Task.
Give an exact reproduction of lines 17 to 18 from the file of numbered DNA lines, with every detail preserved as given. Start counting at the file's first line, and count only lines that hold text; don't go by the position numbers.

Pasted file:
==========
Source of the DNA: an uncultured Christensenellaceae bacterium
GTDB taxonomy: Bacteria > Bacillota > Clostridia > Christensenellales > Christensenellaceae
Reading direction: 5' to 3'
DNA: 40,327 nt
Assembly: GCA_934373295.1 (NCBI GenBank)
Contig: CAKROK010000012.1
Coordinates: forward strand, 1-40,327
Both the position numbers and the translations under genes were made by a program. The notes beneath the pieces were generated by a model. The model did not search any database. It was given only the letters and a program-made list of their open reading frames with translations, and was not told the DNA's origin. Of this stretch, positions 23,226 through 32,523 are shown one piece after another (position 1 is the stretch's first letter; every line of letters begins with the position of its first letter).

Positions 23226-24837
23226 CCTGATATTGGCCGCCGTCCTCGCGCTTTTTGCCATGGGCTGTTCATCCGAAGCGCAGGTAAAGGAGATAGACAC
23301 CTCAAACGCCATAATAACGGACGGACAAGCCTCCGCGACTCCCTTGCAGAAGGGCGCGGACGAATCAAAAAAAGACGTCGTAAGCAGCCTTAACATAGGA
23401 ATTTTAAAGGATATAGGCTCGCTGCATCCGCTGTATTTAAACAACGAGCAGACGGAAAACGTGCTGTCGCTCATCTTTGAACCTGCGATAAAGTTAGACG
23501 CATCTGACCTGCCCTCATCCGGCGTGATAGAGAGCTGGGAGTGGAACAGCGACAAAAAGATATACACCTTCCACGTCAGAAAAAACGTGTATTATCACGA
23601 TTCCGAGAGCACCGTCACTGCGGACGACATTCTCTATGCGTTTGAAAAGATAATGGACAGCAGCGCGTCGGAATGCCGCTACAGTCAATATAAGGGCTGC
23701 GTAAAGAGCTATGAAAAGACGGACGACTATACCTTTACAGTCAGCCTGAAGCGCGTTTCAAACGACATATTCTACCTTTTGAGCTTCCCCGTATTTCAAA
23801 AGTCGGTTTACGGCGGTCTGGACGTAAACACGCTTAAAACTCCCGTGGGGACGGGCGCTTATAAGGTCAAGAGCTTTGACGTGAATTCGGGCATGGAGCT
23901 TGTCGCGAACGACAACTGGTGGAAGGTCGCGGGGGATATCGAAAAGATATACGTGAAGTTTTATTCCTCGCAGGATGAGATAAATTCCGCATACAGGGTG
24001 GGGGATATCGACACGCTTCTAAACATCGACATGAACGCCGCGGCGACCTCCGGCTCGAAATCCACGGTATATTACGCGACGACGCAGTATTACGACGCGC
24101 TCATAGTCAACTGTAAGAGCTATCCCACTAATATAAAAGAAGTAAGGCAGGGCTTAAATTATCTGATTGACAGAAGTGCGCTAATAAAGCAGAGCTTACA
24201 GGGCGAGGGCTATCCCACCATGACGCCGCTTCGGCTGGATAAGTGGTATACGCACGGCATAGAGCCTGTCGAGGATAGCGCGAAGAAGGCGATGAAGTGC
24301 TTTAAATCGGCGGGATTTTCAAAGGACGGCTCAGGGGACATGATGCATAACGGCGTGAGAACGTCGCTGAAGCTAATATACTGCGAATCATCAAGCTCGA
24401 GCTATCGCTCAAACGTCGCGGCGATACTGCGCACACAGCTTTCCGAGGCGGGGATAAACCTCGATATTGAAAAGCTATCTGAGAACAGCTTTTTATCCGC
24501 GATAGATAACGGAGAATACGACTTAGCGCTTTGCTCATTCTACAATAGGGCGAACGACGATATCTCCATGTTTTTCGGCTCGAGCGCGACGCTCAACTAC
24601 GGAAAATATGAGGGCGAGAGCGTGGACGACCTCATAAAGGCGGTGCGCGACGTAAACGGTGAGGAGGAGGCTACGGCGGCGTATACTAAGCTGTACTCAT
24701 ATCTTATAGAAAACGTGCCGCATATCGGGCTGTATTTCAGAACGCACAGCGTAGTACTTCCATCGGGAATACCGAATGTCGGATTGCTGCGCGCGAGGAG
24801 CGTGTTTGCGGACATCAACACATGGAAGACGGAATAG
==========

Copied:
23901 TGTCGCGAACGACAACTGGTGGAAGGTCGCGGGGGATATCGAAAAGATATACGTGAAGTTTTATTCCTCGCAGGATGAGATAAATTCCGCATACAGGGTG
24001 GGGGATATCGACACGCTTCTAAACATCGACATGAACGCCGCGGCGACCTCCGGCTCGAAATCCACGGTATATTACGCGACGACGCAGTATTACGACGCGC